- The Paris Agreement allows countries to offset their emissions through climate protection projects abroad
At its meeting of 23 June, the Federal Council approved bilateral climate protection agreements with Senegal and Vanuatu. The agreements create the conditions to enable Switzerland to offset CO2 emissions by means of climate protection projects in these two countries. Switzerland concluded similar agreements with Peru and Ghana in 2020.
Under the Paris Agreement, Switzerland has pledged to reduce its greenhouse gas emissions to half its 1990 levels by 2030. It will meet this target primarily through domestic measures; however, the Paris Agreement also allows countries to offset their emissions through climate protection projects abroad. This means Switzerland can count emissions reductions achieved in other countries towards its national reduction target.
On 20 October 2020, Switzerland signed the first ever agreement of this kind with Peru, and a month later it signed a similar agreement with Ghana. At its meeting of 23 June 2021, the Federal Council approved two further such agreements, this time with Senegal and Vanuatu, allowing Switzerland to reduce CO2 emissions in these two countries through climate protection projects. In Senegal, for example, biogas plants will be installed on farms, resulting in a reduction in firewood and charcoal use. Climate change is having a detrimental effect on agricultural yields in the West African country. In Vanuatu, one project will involve installing solar panels to generate electricity on islands not connected to the electricity grid. The existence of the South Pacific island nation is threatened by rising sea levels and, as a further consequence of climate change, it is being hit with increasing frequency by devastating tropical storms.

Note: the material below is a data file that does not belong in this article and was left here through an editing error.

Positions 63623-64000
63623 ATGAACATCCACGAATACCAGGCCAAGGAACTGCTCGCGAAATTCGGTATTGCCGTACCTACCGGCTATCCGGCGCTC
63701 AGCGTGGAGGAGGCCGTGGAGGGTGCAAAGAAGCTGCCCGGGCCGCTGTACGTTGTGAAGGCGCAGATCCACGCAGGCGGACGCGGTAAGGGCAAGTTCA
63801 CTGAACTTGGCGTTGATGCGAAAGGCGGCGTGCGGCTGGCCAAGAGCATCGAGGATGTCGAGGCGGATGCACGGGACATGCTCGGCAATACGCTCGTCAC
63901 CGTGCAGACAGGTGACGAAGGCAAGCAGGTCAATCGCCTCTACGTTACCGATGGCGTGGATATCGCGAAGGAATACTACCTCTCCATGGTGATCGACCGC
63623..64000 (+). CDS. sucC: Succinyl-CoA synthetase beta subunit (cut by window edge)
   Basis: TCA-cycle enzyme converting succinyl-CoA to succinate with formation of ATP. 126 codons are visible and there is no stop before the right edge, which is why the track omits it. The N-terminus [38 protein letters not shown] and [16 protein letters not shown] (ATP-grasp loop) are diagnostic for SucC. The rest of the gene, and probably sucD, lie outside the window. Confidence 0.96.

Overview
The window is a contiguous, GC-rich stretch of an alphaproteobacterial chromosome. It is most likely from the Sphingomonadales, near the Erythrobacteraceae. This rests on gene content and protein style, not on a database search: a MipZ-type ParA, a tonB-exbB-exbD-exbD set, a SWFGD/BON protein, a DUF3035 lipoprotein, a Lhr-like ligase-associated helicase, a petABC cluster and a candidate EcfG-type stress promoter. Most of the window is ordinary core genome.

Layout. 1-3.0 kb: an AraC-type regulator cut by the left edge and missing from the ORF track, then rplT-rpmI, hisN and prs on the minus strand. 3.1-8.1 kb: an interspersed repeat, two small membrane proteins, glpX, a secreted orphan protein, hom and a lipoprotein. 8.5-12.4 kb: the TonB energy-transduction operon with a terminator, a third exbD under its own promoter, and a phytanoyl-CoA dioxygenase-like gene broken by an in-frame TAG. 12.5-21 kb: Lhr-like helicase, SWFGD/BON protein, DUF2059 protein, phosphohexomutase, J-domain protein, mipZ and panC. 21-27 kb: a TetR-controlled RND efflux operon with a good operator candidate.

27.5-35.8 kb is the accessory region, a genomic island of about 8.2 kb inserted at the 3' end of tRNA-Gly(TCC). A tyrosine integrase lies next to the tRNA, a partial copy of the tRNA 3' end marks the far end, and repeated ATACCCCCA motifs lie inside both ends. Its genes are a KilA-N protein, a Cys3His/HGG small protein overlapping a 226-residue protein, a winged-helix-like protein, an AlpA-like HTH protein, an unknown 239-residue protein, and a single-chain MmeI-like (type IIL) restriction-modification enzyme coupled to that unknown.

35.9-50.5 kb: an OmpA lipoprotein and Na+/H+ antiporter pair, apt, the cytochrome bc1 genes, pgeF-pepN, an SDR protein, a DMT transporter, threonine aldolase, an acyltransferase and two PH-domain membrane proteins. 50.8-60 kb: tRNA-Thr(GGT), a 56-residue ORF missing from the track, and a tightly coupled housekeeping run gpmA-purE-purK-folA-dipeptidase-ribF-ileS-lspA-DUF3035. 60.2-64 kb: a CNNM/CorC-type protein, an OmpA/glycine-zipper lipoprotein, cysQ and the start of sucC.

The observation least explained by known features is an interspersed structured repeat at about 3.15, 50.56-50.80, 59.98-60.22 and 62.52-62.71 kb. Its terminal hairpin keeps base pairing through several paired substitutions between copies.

Strict environmental protection and human rights standards
In signing these agreements, Switzerland sets a standard for international climate projects that meet stringent environmental protection requirements while also respecting international human rights standards. The agreements also commit both parties to using a method that prevents double counting of emission reductions. The projects will be regularly reviewed to ensure that they meet the established criteria.
SOURCE: The Federal Council